The Duellists (1977) 1080p

Movie Poster
The Duellists (1977) 1080p bluray - Movie Poster
Drama | War
Frame Rate:
23.976 fps
English 5.1  
Run Time:
100 min
IMDB Rating:
7.4 / 10 
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Directors: Ridley Scott [Director] ,

Movie Description:
Set during the grand, sweeping Napoleonic age, an officer in the French army insults another officer and sets off a life-long enmity. The two officers, D'Hubert and Feraud, cross swords time and time again in an attempt to achieve justice and preserve their honor.


  • The Duellists (1977) 1080p bluray - Movie Scene 1
  • The Duellists (1977) 1080p bluray - Movie Scene 2
  • The Duellists (1977) 1080p bluray - Movie Scene 1

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Great debut from Ridley Scott

France, 1801. Due to a minor, perceived slight, mild-mannered Lieutenant d'Hubert is forced into a duel with the hot-headed, irrational Lieutenant Feraud. The disagreement ultimately results in scores of duels, spanning several years.

Based on Joseph Conrad's book 'The Duel', which was based on true story, this was Ridley Scott's first film as director. And a great debut film it is. Intriguing, engaging story, spanning 15 years.

The contrast between the two combatants is stark, the reason for the duel so arbitrary and the potential outcome of the contest so needlessly wasteful that you're invested in the outcome, and a bit angry that this is even taking place.

Scott and writer Gerald Vaughan-Hughes give the character of d'Hubert a fair amount of depth, adding to the engagement and investment.

Another great feature is the cinematography. Some great shots and scenes.

Solid performance by Keith Carradine as d'Hubert. Harvey Keitel doesn't have much dialogue as Feraud but he is well cast as the hard-headed, actions-rather-than-words character.

Judging by Ridley Scott's next two films, The Duellists clearly lifted his profile. His next film was Alien, his third was Blade Runner.

One of Ridley's Finest Moments

An early masterpiece by Ridley Scott with two superb actors playing the two main characters (two officers of the French Grande Army): Keith Carradine and Harvey Keitel. This is not your usual swashbuckler or costume movie but a fine look into a past time and into a very different code of honor and bravery.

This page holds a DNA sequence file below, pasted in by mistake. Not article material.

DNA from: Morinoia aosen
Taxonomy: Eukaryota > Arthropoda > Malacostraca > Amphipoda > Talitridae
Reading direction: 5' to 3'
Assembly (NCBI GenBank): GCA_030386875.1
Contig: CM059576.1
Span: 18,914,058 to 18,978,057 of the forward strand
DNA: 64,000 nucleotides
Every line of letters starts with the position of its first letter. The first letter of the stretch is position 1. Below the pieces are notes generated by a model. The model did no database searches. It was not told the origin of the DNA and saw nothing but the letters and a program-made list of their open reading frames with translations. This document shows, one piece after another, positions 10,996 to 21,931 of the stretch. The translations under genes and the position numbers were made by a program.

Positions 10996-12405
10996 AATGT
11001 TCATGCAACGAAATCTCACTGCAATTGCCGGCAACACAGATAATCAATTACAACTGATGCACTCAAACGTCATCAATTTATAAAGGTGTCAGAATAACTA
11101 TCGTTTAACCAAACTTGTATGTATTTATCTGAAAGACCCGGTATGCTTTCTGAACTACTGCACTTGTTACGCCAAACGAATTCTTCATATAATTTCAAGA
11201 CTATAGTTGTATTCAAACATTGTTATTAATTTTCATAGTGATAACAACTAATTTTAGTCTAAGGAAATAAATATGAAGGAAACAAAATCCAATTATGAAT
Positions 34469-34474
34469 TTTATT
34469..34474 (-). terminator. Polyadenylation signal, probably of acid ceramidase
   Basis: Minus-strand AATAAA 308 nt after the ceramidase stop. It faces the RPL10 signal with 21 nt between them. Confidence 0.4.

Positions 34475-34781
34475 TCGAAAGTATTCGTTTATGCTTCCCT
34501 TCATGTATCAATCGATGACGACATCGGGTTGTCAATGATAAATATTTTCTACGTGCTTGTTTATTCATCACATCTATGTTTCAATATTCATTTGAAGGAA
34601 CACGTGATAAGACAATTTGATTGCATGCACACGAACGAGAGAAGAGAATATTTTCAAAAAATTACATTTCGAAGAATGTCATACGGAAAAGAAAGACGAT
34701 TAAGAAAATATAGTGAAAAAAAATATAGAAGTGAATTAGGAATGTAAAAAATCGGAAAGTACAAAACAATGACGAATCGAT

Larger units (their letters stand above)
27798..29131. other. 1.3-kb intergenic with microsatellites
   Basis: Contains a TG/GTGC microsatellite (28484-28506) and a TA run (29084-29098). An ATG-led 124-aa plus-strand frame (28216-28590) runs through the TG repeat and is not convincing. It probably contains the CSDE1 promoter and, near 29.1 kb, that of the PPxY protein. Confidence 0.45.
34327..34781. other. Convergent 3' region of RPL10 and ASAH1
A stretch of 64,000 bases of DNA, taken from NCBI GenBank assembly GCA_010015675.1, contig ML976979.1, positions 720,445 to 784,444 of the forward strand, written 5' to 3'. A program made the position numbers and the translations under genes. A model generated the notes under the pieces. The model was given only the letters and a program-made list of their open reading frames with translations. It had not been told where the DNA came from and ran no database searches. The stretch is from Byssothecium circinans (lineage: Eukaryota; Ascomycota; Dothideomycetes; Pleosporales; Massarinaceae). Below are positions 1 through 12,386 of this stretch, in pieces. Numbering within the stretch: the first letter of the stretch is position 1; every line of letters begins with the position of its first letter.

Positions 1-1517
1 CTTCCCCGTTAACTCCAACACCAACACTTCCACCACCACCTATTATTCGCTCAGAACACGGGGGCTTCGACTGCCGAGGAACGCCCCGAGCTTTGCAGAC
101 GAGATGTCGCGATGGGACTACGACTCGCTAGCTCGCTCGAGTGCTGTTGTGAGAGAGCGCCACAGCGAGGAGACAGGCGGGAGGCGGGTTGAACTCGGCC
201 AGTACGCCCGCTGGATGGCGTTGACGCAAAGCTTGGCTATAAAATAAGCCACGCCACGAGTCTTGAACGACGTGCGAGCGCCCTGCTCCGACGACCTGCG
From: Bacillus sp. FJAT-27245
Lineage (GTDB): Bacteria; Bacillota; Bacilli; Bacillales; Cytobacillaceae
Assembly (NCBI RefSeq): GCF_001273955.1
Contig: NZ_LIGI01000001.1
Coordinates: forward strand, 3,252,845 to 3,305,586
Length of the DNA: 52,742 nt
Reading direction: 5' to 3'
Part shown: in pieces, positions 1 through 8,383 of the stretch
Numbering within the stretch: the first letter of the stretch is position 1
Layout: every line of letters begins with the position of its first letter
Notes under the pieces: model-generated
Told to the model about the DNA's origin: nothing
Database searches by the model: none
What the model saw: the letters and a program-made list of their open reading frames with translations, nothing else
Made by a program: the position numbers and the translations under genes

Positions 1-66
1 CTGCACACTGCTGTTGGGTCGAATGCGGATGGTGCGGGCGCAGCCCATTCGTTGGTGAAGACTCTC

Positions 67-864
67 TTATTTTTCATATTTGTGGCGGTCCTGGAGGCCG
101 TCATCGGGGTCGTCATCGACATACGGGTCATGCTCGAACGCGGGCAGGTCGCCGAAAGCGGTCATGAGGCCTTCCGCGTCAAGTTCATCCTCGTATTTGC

I watched it a couple of times and I dare to say: timeless and a must-watch.

A Flawless Miracle.

Ridley Scott obviously recruited God as his Assistant Director in this, one of the two or three most marvellous films I've seen. After 75 years I've seen a few. Perfectly cast, perfectly written, perfectly acted, perfectly directed and perfectly shot. Towards the end Ridley simply said: we need to bathe the scene in sunlight here; and God obliged. The scene is reminiscent of a famous painting by Caspar David Friedrich.

At a certain point Ridley thought it would add spice if the horses started to love each other, and God agreed. There are the usual occasional half-witted reviews, by people who can't understand what the story is about, or who object to the accents. Do these people have the faintest idea what early 19th century French sounded like? Keitel and Carradine were perfect in their parts, accent-wise and every other-wise.

Given the reported budget of a farcical $900,000, these actors must all have played their parts for nothing. So Finney walked off with a crate of champagne.

It is sadly true, and must be accepted, that Scott must have taken some notice of clunky Barry Lyndon, in particular the natural lighting. It's as if Scott said to himself, I think I can see what you're trying to do, Stanley. I'll just show you how to do it.

I saw Kubrick's Lyndon, many years ago, and, except for the lighting, it struck me, end to end, as utterly tedious, pointless garbage. Kubrick was essentially little more than a somewhat mediocre stills photographer.

The Duellists is multi-layered, subtle, thought-provoking; historically, politically, socially, psychologically, stimulating. It raises questions, and suggests answers.

It is known that Conrad fairly closely based his tale on the animosity recorded between two actual Napoleonic officers, named Dupont and Fournier. Fournier gained the soubriquet "El Demonio". These two fought at least 30 duels over a 19 year period, starting in 1794. Dupont referred to Fournier as "the worst subject of the Grande Armée". Look them up.

The Duellists reminds me of what Polanski said about Chinatown: that he didn't realise he had created what others called a masterpiece. It's time the public, and perhaps Scott himself, began to understand that with this film he created a true masterpiece, for all ages. But the self-appointed connoisseurs voted for Vertigo, God Help Us.
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